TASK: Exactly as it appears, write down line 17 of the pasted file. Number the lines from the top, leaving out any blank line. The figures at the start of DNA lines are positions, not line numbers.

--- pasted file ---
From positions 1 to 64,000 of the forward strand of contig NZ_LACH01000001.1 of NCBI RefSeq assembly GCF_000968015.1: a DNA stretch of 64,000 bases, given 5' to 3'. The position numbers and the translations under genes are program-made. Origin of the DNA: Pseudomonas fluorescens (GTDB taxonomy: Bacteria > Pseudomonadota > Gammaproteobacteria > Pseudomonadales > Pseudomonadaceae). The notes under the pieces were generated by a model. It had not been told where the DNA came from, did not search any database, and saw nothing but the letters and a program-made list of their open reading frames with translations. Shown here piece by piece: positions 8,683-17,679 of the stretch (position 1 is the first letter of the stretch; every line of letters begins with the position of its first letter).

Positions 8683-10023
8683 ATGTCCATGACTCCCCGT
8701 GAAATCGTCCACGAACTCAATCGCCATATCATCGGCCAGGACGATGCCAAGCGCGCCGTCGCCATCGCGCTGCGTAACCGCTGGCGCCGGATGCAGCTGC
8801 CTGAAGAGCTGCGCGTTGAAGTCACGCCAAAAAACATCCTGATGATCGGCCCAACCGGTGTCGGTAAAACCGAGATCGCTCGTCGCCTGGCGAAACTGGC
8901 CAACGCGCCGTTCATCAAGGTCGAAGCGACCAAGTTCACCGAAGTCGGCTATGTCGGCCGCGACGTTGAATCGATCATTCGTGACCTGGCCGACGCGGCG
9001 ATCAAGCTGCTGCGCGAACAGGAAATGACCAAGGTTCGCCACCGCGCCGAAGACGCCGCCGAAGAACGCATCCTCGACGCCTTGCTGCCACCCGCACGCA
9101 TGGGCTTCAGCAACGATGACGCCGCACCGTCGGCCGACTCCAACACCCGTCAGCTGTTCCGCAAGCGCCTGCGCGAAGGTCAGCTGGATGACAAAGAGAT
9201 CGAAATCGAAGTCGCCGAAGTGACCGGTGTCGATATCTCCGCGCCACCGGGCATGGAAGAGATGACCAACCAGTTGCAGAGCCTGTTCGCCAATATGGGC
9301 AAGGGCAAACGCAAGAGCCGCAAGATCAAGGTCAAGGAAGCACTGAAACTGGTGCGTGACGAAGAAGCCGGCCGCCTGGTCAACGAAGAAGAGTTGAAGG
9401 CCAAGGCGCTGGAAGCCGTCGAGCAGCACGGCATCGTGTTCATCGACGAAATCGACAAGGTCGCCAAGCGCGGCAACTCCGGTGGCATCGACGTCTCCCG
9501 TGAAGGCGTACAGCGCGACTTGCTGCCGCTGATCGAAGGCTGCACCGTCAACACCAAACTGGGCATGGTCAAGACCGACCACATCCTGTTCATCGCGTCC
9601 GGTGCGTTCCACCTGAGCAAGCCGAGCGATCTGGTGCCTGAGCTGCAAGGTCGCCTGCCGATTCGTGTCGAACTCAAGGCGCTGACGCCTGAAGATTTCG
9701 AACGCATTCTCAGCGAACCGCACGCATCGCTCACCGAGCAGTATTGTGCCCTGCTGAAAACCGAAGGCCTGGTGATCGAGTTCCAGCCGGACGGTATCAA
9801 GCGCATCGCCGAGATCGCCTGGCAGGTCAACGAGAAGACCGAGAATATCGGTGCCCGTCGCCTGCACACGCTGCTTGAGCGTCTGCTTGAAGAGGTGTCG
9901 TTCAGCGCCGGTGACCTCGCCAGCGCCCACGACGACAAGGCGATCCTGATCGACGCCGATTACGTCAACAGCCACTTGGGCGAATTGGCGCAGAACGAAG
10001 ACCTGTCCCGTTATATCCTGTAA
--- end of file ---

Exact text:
10001 ACCTGTCCCGTTATATCCTGTAA